Straddling Europe and Asia, Istanbul is a city that has remained true to the cultural influences of the many empires that once ruled over it. The Nile Post’s Jonah Kirabo visited the Turkish city and now writes.
While checking in at Entebbe Airport prior to my flight to Turkey, I didn’t have an idea on what to expect. I always like the idea of having an open mind while heading out for a new experience.
After about 7 hours of my flight, we touched down at the futuristic new Istanbul Airport that was opened in October last year (2018). The new Istanbul Airport is a striking feat of modern engineering vast shining monument. According to the information I gathered, the Airport is still under construction with 2027 being it’s expected completion date and it will accommodate 200 million passengers a year once complete.
The purpose for my visit was to take part in this years LOCALINTERNational program that is hosted in Turkey every year by the Union of Municipalities of Turkey. The program gathers recent university graduates and students who are interested in learning about how local governments in Turkey work. Our program demanded that Istanbul will be the last city we shall visit which meant that I was only here for a transfer to Turkey’s cosmopolitan capital, Ankara but we were to come back to Istanbul after a week.
Days went by and on August 25, my colleagues and I were back in Istanbul, a city were the far East meets the West as it spans over two continents, Europe and Asia. Istanbul is so rich a city that for every step you take, you can easily tap into some of it’s history. It is the only city in the world that spans over two continents.
Located north of the Black Sea and south of the Sea of Marmara, Istanbul remains one of the most populous cities in Turkey. In fact, it is Turkey’s economic, cultural and historic one stop center and many tourists constantly confuse it to be Turkey’s capital.
Istanbul has a population of over 15 million residents in its metropolitan area and it is ranked as the world’s fourth largest city.
This city played a big role in the advancement of Christianity during the Roman and Byzantine times before it was conquered by the Ottoman Empire in 1453 CE who transformed it into an Islamic stronghold and the Capital of the Ottoman Caliphate until 1923 when the Ottoman Empire fell and the capital was then transferred to Ankara in the new Republic of Turkey.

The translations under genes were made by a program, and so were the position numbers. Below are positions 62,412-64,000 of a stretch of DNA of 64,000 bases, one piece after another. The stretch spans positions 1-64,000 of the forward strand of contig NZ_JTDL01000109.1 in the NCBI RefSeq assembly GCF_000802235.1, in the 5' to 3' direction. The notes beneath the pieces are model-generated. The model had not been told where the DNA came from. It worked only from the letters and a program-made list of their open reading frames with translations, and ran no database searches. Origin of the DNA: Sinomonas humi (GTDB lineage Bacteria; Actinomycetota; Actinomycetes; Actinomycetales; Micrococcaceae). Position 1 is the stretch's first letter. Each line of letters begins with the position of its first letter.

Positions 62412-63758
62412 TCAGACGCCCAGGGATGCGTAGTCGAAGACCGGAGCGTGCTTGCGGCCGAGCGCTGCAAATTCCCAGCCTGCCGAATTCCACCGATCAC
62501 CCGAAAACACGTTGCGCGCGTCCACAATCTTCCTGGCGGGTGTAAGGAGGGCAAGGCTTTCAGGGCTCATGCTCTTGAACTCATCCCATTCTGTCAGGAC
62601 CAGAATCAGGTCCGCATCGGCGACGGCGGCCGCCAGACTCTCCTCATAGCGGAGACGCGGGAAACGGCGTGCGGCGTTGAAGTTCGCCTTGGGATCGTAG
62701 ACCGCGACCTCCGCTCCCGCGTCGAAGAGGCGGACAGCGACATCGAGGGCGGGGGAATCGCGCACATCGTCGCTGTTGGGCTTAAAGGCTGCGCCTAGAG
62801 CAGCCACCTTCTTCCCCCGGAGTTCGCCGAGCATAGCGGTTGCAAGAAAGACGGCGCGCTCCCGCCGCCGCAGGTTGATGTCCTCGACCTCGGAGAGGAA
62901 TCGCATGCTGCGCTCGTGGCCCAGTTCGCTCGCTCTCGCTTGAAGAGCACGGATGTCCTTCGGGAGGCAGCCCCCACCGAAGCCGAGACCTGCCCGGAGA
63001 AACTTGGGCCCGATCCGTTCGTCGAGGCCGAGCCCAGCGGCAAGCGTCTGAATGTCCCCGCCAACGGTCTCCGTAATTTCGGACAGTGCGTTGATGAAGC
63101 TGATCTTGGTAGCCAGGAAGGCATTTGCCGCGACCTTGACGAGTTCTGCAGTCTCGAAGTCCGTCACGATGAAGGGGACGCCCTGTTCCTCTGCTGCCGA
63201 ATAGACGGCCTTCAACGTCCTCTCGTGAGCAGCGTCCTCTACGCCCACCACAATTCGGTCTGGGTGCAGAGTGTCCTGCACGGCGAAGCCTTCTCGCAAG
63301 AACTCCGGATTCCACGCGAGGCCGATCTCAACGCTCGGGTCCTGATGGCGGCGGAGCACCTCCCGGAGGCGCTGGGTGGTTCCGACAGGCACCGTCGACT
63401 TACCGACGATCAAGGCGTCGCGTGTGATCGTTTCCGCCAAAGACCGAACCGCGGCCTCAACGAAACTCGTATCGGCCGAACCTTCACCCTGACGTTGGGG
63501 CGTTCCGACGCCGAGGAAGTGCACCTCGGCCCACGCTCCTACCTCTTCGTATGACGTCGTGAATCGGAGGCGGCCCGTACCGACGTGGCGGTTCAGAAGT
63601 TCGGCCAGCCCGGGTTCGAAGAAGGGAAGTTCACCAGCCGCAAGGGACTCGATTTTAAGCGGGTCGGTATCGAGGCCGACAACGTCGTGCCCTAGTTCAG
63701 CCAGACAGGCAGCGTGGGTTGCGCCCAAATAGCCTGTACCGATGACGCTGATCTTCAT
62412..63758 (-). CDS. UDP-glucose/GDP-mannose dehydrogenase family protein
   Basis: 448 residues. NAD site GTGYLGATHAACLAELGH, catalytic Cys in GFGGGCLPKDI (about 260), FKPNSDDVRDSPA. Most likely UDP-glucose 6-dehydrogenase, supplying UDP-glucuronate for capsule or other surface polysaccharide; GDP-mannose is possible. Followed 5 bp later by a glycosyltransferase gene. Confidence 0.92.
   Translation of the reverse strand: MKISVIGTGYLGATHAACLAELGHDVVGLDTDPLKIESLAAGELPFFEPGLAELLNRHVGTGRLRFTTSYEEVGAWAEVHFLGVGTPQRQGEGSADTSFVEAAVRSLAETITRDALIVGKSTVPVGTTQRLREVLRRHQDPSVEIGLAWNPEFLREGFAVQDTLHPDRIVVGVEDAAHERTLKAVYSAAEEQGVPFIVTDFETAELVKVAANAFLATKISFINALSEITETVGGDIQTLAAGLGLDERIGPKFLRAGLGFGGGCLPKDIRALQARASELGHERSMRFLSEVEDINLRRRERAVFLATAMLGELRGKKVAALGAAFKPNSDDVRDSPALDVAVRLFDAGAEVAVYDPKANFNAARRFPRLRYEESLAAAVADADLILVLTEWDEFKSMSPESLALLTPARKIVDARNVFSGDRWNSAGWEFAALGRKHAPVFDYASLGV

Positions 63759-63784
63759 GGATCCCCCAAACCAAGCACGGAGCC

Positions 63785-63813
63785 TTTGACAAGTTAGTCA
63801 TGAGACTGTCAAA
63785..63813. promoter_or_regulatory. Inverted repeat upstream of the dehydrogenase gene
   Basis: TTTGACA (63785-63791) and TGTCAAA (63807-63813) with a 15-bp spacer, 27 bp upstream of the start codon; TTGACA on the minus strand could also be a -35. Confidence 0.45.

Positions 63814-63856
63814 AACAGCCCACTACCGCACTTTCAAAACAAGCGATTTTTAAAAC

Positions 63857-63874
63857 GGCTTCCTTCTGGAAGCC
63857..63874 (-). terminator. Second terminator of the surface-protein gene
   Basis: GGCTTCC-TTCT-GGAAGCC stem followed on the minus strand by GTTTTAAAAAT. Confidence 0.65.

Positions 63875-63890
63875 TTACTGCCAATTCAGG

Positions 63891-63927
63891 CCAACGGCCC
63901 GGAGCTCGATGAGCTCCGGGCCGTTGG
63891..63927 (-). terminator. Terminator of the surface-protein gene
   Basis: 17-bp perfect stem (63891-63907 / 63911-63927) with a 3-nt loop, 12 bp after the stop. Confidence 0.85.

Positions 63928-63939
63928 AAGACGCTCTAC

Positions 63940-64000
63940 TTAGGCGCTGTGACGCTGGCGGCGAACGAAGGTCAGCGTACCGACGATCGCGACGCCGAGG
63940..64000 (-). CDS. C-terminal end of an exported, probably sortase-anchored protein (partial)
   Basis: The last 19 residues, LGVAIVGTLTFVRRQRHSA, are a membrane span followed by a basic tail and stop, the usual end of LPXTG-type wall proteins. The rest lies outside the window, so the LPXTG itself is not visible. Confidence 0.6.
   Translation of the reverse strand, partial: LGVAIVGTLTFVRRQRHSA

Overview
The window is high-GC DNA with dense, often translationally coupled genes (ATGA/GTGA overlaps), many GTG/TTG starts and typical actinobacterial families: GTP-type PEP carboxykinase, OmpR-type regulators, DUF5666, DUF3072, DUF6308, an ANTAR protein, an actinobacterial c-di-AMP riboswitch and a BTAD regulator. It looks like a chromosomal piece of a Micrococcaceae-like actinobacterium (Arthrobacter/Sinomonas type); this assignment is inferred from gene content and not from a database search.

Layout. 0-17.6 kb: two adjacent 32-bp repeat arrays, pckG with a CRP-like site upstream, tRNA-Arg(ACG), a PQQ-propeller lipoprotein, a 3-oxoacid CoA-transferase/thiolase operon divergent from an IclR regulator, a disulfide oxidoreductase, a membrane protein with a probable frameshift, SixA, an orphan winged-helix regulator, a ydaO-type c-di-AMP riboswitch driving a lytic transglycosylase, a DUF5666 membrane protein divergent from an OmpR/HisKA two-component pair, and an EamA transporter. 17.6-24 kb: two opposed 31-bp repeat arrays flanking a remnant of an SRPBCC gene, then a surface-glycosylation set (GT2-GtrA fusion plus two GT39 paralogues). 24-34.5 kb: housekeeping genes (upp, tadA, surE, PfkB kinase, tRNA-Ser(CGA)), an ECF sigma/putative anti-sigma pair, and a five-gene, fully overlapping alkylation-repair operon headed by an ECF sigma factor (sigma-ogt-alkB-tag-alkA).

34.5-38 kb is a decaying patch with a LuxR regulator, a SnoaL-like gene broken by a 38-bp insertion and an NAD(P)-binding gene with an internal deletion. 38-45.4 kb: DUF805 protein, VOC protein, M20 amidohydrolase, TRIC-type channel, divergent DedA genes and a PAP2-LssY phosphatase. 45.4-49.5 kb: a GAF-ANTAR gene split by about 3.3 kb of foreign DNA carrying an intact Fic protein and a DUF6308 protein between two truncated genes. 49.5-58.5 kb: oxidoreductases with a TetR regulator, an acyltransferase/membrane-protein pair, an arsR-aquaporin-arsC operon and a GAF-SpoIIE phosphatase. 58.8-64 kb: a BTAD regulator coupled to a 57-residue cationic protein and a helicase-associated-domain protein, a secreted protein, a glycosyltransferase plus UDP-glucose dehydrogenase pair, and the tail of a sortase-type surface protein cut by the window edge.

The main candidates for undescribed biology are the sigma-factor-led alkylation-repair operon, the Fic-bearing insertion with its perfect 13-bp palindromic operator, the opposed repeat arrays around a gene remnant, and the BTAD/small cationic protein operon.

Prior to my arrival, I had read about the historical Topkapi Sarayi Müzesi or Topkapi Palace Museum and I was glad that it was one of the first places we visited in our tour around Istanbul.
You must visit this place to believe that it does exist. It’s construction, according to our tour guide began in 1459. Topkapi served as the main residence and administrative headquarters of the Ottoman sultans in the 15th century. It was given its name ‘Topkapi’ to mean the Cannon Gate, in the 19th century and has since been expanded over the centuries. At the end of the Ottoman empire in 1923, Topkapi was transformed into a museum that it is today by government decree on April 3, 1924.
At some point in time, I felt overwhelmed at the thought of all the people that have lived on earth for the years this building has been here. It has more 100 rooms but only the most important one’s are now accessible to the public.
We made a stop at the famous Blue Mosque.
Constructed between 1609 and 1616 during the rule of Ahmed I, the Mosque remains functional and still attracts thousands of tourists to date.
Here, you’re supposed to walk shoeless on the plush carpets as the faithful kneel and pray towards Mecca. Our guide tells that the Mosque was nicknamed the Blue Mosque due to it’s thousands of the hand painted blue coloured tiles and at night, it is bathed in blue lights. It’s actual name however is the Sultan Ahmet Camii or The Sultan Ahmed Mosque as it contains, ruler Ahmed’s tomb in it’s Külliye.
Hagia Sophia Museum
Built in 537, Ayasofya Müzesi or the Hagia Sophia Museum as it currently known, still stands tall and bright even after 1,482 years of existence.
Our tour guide told us that it was once the largest building in the world and for much of its first years of existence, it was a Christian cathedral but it was later used as a mosque. In 1935, Mustafa Kemal Atatürk, commonly referred to as “The Father of the Türks,” having founded Turkey in 1923 decided that it should be reserved as a museum.
The glorious frescoes and mosaics of the previous times give it a special look in the interior and one feels a special connection with the superior being while here.
We had our lunch at the Sultanahmet Köftecisi which we were told that is one of the most famous restaurants in the city. We were told that it has been serving izgara köfte or what a Ugandan in me would call grilled meatballs since 1920.
On my last day in Istanbul, I made it a point to visit the historic Grand Bazaar which is arguably one of the world’s largest covered markets. It’s sheer scale and ever crowded interior would be a bewildering experience for any tourist.
I also took a ferry and crossed to the Asia side of the city just to make the most of my last day here before taking a Bosporus tour with the rest of the colleagues for the other part of the day.
This story won’t be complete without mentioning how I felt like a royal on the Turkish Airlines flight back to Entebbe at the end of my stay in Turkey. The in-flight meals are delicious, the movies and exemplary services are quite commendable. Only the Uganda Airlines has better.